“Misty morning … don’t see no sun –
I know you’re out there somewhere, having fun.”
- Bob Marley and the Wailers, “Misty Morning” (video after post)
There’s a guy in Carmel Valley who has run the Western States 100 several times; he’s a mutual acquaintance of just about every local ultrarunner, and something of a sensei when it comes to dispensing advice about the event.
I bring this up because last week, my pacer sent me an e-mail that essentially said, [Sensei] is concerned that you’re not getting enough heat training. Apparently they had been discussing my preparation in the midst of a trail run. It was a somewhat off-the-cuff remark that probably wouldn’t have fazed me – except that it happens to be completely true.
In fact, this isn’t the first time the subject has come up. Over the past several weeks, a handful of runners have asked me how much heat training I’ve done; the only variability in my response is how many seconds I pause before saying “none”.
I’ll never complain about the surroundings I live in, or the wonderful trails and open spaces for training that I have at my disposal. However, the primary drawback – at least as far as training for Western States is concerned - of living on the central California coast is the preponderance of fog and overcast skies that amass offshore before drifting down our local valleys almost every morning.
Here’s a typical scene from my Carmel Valley trails just after sunrise last week:
And here’s a shot from the Fort Ord trails that I wrote about in my previous post:
Keep in mind, these are color pictures – it’s the landscapes that come across in palettes of gray. Under any other circumstances, these areas are a trail runner’s Nirvana:
Rolling hills, miles of trails, the scent of strawberry fields in the air, and the beautiful Salinas Valley in the background. There’s only one thing missing: where’s the sunshine?
In June, the Salinas Valley sun is like a petulant teenager: very slow to rise, sometimes appearing for only a few hours before retiring again for the night, other times not bothering to make an appearance at all. Since I do most of my training in the early mornings, I’ve long since finished my run for the day by the time the fog burns off in the afternoon Consequently, I very seldom experience the hot conditions that will almost certainly come into play on the journey from Squaw Valley to Auburn.
It’s often said that the heat, even more than the mountains and the canyons, is the distinguishing characteristic of the Western States course. As far as my own training is concerned, it will be the biggest X-factor at this year’s race. Aside from the 12 hours I spent on Mt Diablo this April, I haven’t really faced the conditions that I’ll spend the better part of a day dealing with at the end of the month.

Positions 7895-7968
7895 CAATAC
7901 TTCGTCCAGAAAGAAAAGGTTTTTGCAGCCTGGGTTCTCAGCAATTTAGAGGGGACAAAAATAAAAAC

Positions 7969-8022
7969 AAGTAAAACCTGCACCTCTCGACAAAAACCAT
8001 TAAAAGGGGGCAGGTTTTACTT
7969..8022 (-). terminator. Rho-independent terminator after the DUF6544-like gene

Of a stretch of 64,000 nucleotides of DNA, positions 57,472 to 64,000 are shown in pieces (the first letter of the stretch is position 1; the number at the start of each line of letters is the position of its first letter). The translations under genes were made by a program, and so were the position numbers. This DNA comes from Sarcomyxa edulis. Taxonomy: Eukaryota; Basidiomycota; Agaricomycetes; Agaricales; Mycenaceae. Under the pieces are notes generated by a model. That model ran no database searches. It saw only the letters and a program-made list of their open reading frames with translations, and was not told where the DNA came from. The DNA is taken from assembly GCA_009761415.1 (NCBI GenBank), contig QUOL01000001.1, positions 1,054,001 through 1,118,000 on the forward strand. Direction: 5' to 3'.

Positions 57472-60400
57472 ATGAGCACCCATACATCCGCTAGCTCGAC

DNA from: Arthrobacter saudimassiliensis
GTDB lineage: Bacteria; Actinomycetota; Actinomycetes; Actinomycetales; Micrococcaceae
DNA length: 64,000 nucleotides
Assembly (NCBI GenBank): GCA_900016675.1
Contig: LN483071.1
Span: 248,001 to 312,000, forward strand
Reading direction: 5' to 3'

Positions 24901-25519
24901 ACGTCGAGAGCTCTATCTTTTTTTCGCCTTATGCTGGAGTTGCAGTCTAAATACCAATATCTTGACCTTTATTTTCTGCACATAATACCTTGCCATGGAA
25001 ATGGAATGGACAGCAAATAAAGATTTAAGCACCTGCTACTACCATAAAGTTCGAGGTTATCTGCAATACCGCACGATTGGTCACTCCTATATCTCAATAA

(I’ve also been a bit unlucky in this regard: the Quicksilver 50M didn’t heat up until late in the day; Western States camp saw cooler conditions than usual; my Tassajara run featured overcast skies instead of customary heat. And we haven’t had a real heat wave yet this year, which is unusual. I can plan the runs, but I can’t plan the forecast.)
I know that if I were truly dedicated, I could figure out some way to enhance my heat preparation. Some folks have told me to run with extra clothes on everyday, or drive around town with my car heater on full blast. Our sensei’s advice was to sit in a sauna for a couple of hours per day. Unfortunately, I haven’t brought myself to employ any of these strategies.
As a general rule, I like to push the boundaries of physical training as much as I possibly can, but avoid some of the detours that veer into the realm of the ridiculous. Running is a simple pleasure for me; I’m able to log a ton of training miles mainly because I enjoy the experience. The fewer extraneous details I have to tend to, the more content I feel.
So I’m not doing anything unconventional to better prepare myself – and I fully realize that such an approach could prove to be a liability at Western States. However, I’m considering this one of those situations where I’ll seek the serenity to accept the things I cannot change. I suppose the heat could be my undoing in two weeks – but if spending hours in a sauna or driving around with my heater on is the margin that determines success or failure, perhaps I’m not suited for this event after all.
It’s too late for me to change anything now – and even if I could, I don’t know if I would. I’d rather just appreciate my cool misty mornings, then roll the dice when I get to Western States.
And to reinforce just how irie I'm feeling about this whole issue, here's some classic Bob Marley to click and enjoy:
June 15, 2009
“Misty morning … don’t see no sun –